This month has seen me take delivery not only of a new cat, Mr Freddy, as the SSPCA christened him – I am calling him Fred the Shred as he has very sharp claws – but also of a new (well, second-hand) computer, which belonged to my late brother. I am trying to write this on the new PC, which is not easy as I can't find the text delete button, so until my IT literate son can enlighten me, I had better not make mistakes! I can only assume my late brother was a very accurate typist…
My granddaughter has a favourite phrase: 'I'm too scared!' when she doesn't want to do something, and that was my excuse for not using the new PC until my son bullied me into it. I have no excuse really, as my 85-year-old friend Sadie is far more confident than me at any IT task from online banking to Whatsapp. I have lost my confidence over the years. When working in academia, folk used to ask me how to do things, but I had the support of a Help Desk chap, whose usual advice was 'turn it off and turn it on again'. It did seem to work, however.
Much as it grieves me to say so, my fear of new things that I don't altogether understand can sort of enable me to empathise with the (misguided) folk who don't want independence – as it's scary because it will be different. But as I keep saying to such scaredy cats, if you are really scared of change, don't stay in a Union which is imposing an awful lot of very frightening changes. Independence will mean hanging on to the Scottish values that make us different in a good way.
Meanwhile, Freddy is the opposite of a scaredy cat. My daughter in law, an unreconstructed arachnophobe, will be impressed with his spider killing skills. The late Sir Ernest would watch them scuttle over the carpet and ignore them, while Freddy has a lethal pounce.
Being only six, my granddaughter does not have to worry about exams quite yet – although she claims to be 'too scared', I suspect she will find ways of ignoring conventional education. But why, whenever the exam results are publicised, is there always such a stushie about how the young people of today are less intelligent than they were in 'our day'?
I see that the new EIS president shares my long-standing view that there are more suitable ways of assessing intelligence than exam passes, which really only measure the ability to pass exams. For someone who is an Oxford classics graduate and has a PhD, people often find it surprising that I don't care for exams and never shone at many of them – often because I didn't understand the question or decided to answer it differently from the 'model answer'.
When I was teaching students, I was able to help them in ways that would have benefitted me, like only answer what the question asks you, set it out neatly and sum it up at the end. In short, everything you can think of that will help the marker. I also used to give them very strong hints about what the questions would be, but some of my students were so exam-phobic that all that went out the window when faced with the paper. But we should not be scaring people like this.
What's wrong with giving students the questions a week before the exam, so they can research the material, and – why not – ask other people, for that's what would happen in a work situation? Why not follow the SVQ route of assessing students as competent/not yet competent? There could possibly be another status like 'competent plus', for those who had really impressed the assessor. In my experience, most people like and value learning new things, and we shouldn't fall into the trap of 'credentialism' where exam passes are used, not as a means of furthering knowledge, but as commercial currency.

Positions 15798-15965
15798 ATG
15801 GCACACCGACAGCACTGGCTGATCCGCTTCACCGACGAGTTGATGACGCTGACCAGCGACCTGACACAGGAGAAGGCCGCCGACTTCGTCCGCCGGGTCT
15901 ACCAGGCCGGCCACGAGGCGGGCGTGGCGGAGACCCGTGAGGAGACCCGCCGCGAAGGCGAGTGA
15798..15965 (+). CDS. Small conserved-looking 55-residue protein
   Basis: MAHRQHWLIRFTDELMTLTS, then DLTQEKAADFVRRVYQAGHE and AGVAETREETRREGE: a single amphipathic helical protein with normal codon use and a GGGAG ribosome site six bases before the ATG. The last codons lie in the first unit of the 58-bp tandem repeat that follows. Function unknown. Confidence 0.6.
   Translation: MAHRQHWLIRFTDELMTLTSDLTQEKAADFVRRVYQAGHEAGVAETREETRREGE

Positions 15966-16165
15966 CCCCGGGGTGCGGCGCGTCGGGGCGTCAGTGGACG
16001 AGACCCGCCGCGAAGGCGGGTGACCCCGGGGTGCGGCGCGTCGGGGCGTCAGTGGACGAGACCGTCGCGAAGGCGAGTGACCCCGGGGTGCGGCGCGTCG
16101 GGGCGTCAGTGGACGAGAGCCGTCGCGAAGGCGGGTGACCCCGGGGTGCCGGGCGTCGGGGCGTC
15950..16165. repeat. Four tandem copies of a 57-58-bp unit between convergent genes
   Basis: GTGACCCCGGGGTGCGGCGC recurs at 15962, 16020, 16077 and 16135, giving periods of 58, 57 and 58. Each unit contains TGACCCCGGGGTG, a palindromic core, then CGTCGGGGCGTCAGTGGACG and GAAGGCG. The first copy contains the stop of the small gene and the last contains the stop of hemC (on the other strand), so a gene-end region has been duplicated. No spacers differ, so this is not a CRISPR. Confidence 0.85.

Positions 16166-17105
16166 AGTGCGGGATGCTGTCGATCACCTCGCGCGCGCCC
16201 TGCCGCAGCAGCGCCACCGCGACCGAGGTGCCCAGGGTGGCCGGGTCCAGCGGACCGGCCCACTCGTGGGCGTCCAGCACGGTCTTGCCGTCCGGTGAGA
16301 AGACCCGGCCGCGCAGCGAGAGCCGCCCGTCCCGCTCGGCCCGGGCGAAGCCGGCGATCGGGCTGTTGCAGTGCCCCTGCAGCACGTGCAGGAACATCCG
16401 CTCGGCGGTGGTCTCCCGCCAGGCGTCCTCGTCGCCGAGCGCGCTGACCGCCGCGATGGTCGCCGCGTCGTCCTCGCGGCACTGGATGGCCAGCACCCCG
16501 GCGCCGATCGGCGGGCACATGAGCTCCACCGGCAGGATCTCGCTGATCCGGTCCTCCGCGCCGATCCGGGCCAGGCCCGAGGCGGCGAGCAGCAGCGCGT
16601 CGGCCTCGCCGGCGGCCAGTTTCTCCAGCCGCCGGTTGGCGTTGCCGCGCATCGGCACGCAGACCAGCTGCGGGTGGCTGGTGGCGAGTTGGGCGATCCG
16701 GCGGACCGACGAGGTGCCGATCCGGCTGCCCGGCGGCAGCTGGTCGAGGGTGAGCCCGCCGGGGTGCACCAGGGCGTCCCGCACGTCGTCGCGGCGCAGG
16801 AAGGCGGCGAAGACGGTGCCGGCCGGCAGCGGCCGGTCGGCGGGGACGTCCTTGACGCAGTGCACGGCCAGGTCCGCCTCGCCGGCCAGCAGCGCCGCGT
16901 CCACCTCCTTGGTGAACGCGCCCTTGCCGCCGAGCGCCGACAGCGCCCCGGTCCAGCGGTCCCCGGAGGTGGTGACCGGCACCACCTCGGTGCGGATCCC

What ho, Jeeves?
In need of something vaguely humorous to read, I've recently tried again with P G Wodehouse, with very mixed feelings. He has always seemed to me to be a bit like Evelyn Waugh, or the chap who came up with Downton Abbey
after the much darker – and better in my view – Gosford Park
. All of them were not exactly 'upper crust' but seemed to think they could gain entry to this 'elite' group by writing about them. (John Buchan has been similarly accused but he was different as he had a heck of a lot more talent.)
There's no doubt that some of the antics of Bertie Wooster and his chums are amusing, but to read about them is a guilty pleasure rather like eating too many cream cakes. Especially at a time when the great and bad of the Tory Party are literally partying, while those of us who must earn a living are going hungry, cold or both, the idea of these wastrels having nothing else to do other than steal policemen's helmets or throw bread rolls in restaurants gives way to some queasiness.
Interestingly, the best Jeeves and Wooster novel I've read wasn't by Wodehouse at all, but a sort of pastiche – or homage as he calls it – by Sebastian Faulks: Jeeves and the Wedding Bells
. Faulks gives us more of Wooster's back story and shows his good points – that he's a genuinely nice guy who doesn't trade on his 'aristocrat' credentials and goes out of his way to help his friends. Not least he's actually a whizz with numbers. I've never been able to decide what he actually studied at Magdalen College but maybe it was maths. The character created by Faulks is certainly more sympathetic to a different age than the silly ass created by Wodehouse, a potentially good writer who could have done a much better job of satirising the 'Gentry'.
Dr Mary Brown is a freelance education consultant